Does your goalie like to pick out passes to nearby teammates and help the team play out of the back or does he like to hoof it up the park to get it as far away from him as possible? The answer may determine your spot in the English Premier League table. Goalie distribution is almost directly correlated to EPL success according to the chart below.
This graphic shows the percentage of passes from EPL goalies that are long balls and the top five teams are all among the top seven teams through seven games in the 2017-18 season.
Not surprisingly, Pep Guardiola’s Manchester City leads the league in fewest long balls. Guardiola and his love of the tiki-taka, play-from-the-back style have led to goalie Ederson kicking the ball long a mere 32 percent of the time. Manchester City just so happens to lead the league with an impressive 19 points and a plus-20 goal differential. And even when Ederson does go long, he does this:
At the other end of the spectrum, Leicester City’s Kasper Schmeichel has had little interest in playing short to his defenders and 92 percent of the time launches the ball long toward Jamie Vardy. But Leicester, still less than two years removed from winning the 2016 title, is laboring in 17th place this season, just above the drop zone.
Manchester City is far and away the leader in fewest long balls. Following Ederson, Hugo Lloris (Tottenham), Simon Mignolet (Liverpool), Thibaut Courtois (Chelsea) and Petr Cech (Arsenal) all rank between 50 percent and 57 percent, a significant jump from 32 percent. But those four clubs are all among the top teams in the league, members of the so-called Big Six and consistent challengers for the title (or at least the Champions League places).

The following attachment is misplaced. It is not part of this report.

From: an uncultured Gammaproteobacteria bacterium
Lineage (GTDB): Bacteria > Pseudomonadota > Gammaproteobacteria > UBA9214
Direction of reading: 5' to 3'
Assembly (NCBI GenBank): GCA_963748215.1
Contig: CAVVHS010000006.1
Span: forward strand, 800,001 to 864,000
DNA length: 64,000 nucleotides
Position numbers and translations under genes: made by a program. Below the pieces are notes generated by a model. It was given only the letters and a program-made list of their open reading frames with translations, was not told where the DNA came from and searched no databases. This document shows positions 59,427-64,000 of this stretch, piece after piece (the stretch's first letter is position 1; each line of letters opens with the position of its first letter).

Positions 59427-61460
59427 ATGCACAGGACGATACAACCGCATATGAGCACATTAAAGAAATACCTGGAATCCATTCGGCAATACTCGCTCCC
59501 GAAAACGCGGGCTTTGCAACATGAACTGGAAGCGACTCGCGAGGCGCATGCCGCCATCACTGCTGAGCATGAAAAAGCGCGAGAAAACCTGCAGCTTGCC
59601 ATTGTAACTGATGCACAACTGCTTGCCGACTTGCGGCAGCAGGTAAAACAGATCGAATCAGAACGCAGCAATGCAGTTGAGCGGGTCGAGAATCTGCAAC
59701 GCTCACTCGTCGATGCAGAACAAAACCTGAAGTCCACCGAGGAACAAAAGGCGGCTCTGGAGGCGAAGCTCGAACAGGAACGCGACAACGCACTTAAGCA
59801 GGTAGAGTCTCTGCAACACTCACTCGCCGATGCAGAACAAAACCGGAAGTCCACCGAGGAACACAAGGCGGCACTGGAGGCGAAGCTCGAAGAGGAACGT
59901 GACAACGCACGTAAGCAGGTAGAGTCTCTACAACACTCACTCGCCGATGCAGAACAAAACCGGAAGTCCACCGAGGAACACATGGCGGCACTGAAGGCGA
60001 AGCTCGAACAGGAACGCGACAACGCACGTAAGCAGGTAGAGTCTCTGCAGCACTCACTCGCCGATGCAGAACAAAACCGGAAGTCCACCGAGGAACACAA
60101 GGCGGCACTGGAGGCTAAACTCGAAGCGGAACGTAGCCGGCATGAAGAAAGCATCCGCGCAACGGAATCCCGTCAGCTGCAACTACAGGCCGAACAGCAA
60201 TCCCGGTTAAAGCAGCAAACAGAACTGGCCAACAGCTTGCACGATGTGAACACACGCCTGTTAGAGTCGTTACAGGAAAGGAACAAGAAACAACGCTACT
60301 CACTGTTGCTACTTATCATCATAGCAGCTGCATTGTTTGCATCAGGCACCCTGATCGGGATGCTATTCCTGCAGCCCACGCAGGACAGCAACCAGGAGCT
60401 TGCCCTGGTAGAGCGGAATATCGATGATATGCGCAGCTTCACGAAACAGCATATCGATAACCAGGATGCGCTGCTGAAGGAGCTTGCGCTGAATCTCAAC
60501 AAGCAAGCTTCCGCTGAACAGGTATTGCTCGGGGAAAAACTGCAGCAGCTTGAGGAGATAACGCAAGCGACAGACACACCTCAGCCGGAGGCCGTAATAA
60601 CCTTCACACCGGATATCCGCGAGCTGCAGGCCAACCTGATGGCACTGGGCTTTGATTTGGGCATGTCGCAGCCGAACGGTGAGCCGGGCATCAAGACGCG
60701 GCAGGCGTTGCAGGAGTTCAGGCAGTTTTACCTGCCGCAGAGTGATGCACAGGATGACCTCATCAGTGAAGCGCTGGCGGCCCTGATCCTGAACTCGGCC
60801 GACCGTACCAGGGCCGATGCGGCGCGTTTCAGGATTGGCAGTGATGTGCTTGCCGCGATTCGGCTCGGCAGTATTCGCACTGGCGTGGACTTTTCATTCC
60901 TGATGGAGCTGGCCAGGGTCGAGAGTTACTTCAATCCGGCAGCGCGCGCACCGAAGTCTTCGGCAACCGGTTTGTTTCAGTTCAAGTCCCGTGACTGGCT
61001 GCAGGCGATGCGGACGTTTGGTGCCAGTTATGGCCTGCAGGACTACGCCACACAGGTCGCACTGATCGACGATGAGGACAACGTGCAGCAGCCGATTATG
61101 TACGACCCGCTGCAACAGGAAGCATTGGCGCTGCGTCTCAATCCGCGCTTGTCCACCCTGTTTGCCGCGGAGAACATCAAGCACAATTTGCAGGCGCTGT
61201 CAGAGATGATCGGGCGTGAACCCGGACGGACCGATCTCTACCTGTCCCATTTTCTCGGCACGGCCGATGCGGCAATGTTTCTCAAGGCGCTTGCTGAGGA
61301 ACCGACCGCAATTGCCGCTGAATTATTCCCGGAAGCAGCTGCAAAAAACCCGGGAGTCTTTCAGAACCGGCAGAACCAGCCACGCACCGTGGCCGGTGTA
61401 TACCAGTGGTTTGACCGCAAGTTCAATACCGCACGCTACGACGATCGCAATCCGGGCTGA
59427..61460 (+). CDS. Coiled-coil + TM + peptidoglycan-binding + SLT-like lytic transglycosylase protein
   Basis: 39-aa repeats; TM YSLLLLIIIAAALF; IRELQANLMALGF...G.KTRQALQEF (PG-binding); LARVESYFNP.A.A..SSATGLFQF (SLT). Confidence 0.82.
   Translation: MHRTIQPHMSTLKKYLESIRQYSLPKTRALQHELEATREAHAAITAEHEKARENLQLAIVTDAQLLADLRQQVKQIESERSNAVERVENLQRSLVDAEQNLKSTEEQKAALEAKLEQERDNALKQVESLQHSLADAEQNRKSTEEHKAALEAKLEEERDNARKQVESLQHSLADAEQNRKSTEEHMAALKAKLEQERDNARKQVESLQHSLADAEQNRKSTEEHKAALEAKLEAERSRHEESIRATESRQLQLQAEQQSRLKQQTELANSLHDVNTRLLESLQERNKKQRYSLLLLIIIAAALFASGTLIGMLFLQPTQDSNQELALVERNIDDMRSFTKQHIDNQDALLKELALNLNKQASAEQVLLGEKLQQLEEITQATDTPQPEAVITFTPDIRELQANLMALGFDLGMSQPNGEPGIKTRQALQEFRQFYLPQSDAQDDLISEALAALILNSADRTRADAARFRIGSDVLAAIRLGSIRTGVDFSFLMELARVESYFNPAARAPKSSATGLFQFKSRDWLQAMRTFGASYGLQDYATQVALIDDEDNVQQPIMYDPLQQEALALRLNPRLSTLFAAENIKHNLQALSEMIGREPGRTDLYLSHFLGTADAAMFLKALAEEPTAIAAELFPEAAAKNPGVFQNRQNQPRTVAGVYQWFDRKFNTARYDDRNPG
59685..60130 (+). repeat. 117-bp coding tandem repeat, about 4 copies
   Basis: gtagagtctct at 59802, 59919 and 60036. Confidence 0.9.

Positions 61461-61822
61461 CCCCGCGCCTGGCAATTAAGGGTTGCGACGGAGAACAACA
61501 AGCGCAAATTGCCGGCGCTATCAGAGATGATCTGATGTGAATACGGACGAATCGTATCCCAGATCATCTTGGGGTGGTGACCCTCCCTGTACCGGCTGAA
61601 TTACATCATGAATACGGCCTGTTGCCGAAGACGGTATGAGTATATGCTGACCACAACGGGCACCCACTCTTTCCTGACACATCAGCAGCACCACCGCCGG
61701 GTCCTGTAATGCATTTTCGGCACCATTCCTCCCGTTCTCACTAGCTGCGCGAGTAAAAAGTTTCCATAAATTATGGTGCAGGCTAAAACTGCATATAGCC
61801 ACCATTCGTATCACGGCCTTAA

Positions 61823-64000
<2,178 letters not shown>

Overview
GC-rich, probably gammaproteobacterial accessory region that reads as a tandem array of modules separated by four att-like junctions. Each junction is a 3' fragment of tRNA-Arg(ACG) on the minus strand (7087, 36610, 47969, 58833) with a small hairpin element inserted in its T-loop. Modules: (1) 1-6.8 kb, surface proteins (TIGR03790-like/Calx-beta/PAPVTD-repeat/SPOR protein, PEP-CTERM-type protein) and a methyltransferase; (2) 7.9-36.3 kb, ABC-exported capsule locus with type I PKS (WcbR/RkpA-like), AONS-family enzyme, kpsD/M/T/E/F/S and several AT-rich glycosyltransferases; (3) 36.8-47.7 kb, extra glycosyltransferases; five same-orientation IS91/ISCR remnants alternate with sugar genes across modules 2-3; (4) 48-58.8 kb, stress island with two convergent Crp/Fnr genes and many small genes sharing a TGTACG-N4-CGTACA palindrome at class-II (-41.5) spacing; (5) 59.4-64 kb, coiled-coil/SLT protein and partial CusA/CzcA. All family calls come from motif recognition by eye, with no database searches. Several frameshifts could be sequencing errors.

There’s another significant jump for the next four teams: Southampton, Bournemouth, Huddersfield and Manchester United. United is second in the league table trailing rival Manchester City on goal difference and David de Gea has hoofed it long 71 percent of the time, the highest among any team in the top five of the standings.
Half of the league goes long between 78 and 87 percent of the time.
So why might goalkeeper distribution relate to league success? For starters, it’s easier to maintain possession with a short pass than going long. A 50-yard pass is essentially a 50-50 ball. Manchester City choosing to play short 68 percent of the time makes Guardiola’s team twice as likely to maintain possession when the goalie has the ball as most of the league.
Manchester City leads the league in touches (5,991) and passes (4,676). At the other end, Leicester, which opts for the long ball from Schmeichel more than anyone, is 16th in touches (3,779) and passes (2,388). Arsenal, Tottenham and Liverpool are ranked second, third and fourth, respectively, in passes and touches and fifth, second and third, respectively, in playing it short from their goalkeepers. All three are among the top clubs in the league. This isn’t coincidence.
There are advantages to playing it long. Teams with defenders who aren’t comfortable on the ball will be better off kicking it forward and trying their luck with a 50-50 ball. A goalie clearing the ball takes pressure off the defense and immediately puts pressure on the opponent’s defense.
Thus there are a few outliers in these statistics. Bournemouth is currently in 19th place and has struggled to score (only Crystal Palace and Swansea have scored fewer than the Cherries’ four goals). Yet Bournemouth goalie Asmir Begovic distributes to his defenders 30 percent of the time, seventh most in the league. Then there’s Burnley, whose goalie Tom Heaton goes long 85 percent of the time, yet the club is surprisingly sixth in the EPL standings, having allowed just five goals all season.
But for the most part, a goalkeeper playing short and keeping possession will more often than not lead to more offensive chances for his team and fewer chances for the other team.